In the Bakery by Carole Greenfield

In the Bakery

Sienna-skinned, she waits on us,
patient behind glass, silver trays
balancing cakes, pies, a fragrancy of cinnamon
spiking the close air.

Behind her, hollows in the wall,
dug-out shelves of adobe
painted white and dark with bread,
loaf on loaf stacked above her head,
her hair the nut-brown of crust.

My father is troubled by verbs.
He points at what he wants,
a crumble-topped cake shaped like a color wheel
shading buttercup to maple. It’s his favorite.
She knows from months of Sundays
and smiles, wrapping.

‘Anything more?’ she asks politely, her syllables
slowed for him. He nods.
‘Two of bread,’ he answers, and I love him
for his firm awkwardness.
She twists her body carefully,
as if she were trying to protect it,
and searches the depths of the loaf-homes,
shelf on shelf of variegated breads, wheat and rye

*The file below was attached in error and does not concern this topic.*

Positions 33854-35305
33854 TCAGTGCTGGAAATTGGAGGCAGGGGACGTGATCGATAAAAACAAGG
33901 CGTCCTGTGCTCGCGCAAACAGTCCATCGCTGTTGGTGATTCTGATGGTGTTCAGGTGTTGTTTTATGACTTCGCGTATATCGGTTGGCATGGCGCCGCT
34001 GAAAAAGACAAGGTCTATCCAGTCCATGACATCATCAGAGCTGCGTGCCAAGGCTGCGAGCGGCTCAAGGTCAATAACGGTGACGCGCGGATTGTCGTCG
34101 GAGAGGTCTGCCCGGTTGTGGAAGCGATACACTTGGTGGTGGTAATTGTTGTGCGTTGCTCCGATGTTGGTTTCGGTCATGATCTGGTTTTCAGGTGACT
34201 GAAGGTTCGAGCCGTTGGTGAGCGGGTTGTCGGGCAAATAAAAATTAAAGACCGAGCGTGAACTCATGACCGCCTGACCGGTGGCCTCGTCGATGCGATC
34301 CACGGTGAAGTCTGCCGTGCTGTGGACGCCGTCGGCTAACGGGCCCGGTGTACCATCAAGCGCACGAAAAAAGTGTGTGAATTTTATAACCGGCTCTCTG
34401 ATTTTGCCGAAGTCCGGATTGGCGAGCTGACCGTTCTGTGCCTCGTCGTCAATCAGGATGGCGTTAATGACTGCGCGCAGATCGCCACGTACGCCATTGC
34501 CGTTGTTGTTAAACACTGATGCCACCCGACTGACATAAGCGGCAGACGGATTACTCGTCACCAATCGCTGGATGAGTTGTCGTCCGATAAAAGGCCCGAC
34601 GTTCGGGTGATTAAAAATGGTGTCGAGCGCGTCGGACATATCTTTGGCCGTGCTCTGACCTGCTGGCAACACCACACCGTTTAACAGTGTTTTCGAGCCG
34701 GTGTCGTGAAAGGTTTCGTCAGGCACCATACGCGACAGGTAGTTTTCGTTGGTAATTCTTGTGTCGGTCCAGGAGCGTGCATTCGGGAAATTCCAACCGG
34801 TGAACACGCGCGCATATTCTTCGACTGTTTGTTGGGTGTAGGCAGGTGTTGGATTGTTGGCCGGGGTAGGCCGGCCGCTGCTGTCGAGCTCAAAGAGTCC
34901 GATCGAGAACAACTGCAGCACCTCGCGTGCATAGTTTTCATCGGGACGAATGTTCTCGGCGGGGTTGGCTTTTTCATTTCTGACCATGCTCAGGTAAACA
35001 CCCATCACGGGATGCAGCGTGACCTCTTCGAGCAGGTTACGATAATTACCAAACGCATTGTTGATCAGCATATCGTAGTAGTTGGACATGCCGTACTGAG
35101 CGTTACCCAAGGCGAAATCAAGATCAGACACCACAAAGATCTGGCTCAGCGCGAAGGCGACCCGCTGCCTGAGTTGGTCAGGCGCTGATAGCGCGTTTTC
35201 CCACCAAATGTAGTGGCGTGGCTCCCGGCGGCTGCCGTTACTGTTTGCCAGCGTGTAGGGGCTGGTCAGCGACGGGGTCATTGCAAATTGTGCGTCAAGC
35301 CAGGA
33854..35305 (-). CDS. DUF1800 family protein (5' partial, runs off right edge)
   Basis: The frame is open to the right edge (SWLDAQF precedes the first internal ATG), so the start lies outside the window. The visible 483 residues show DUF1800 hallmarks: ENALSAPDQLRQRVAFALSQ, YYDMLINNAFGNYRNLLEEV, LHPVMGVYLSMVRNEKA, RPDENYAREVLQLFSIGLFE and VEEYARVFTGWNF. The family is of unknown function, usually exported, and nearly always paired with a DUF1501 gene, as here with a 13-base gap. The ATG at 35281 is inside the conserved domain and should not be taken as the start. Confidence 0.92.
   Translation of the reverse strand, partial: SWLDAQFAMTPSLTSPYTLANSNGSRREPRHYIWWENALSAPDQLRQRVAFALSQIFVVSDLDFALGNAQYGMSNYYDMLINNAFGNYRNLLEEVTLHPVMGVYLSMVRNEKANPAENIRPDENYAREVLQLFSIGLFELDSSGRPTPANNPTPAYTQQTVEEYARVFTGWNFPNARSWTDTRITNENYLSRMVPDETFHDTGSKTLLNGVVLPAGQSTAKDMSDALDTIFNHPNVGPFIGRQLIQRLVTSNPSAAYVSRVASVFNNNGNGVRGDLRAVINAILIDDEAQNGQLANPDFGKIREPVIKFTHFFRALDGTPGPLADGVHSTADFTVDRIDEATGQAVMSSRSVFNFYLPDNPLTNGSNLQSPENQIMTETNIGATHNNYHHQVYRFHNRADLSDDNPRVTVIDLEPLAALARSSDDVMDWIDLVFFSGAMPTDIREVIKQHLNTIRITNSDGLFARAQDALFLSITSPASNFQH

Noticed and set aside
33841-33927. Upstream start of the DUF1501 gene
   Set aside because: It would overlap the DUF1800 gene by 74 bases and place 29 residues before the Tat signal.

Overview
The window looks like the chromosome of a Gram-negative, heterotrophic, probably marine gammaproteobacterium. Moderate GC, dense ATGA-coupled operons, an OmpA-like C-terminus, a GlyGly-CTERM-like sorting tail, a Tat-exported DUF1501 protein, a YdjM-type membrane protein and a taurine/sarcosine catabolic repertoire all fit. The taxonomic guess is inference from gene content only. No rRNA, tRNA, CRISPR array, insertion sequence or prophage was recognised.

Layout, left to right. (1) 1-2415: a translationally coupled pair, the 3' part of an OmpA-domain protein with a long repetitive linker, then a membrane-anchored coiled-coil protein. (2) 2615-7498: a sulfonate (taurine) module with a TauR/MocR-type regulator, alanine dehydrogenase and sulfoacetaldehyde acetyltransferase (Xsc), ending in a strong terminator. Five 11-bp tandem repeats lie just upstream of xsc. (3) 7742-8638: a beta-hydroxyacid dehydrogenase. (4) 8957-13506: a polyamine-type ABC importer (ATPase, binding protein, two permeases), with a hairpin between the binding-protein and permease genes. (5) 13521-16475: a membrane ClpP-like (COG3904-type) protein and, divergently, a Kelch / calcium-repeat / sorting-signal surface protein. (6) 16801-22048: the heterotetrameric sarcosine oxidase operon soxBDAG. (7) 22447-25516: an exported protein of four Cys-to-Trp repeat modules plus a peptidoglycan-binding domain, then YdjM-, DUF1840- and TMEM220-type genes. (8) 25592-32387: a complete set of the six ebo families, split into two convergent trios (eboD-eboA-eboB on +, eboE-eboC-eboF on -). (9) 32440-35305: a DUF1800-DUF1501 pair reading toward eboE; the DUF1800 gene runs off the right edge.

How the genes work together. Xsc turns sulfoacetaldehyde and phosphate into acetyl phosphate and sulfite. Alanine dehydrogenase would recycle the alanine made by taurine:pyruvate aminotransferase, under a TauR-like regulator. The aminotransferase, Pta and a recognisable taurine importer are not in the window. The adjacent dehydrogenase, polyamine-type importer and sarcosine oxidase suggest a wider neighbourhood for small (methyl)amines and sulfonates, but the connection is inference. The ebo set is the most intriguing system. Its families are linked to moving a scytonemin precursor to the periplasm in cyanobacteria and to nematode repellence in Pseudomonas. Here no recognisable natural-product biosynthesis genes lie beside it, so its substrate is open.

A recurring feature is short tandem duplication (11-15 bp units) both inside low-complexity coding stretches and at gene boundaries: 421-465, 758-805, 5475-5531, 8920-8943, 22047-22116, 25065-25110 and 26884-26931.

and other grains whose names I haven’t tasted.
‘Light or dark?’ she says to my father, but her words
sift past the mes of his limited vocabulary
and he stands on the floor, helpless and smiling,
clutching his cake.

Before I can lean up and whisper,
she strains across the counter.
The smells of yeast and sugar seep out from her creases
as her fingers touch my hair. ‘Like this?’
and then, retreating, taps her own crown,
shining walnut in the dim interior. ‘Or like this.’

My father’s heavy eyelids lift. He stares at the woman
whose face is lighted in reds and browns,
covers my head with a weight that cups
my skull and soothes, and smooths.
‘Like this,’ he tells us. ‘Like this.’

by Carole Greenfield

Editor’s Note: This narrative poem offers the reader the resilience of love over time and the kindness of strangers as we navigate our often difficult world.

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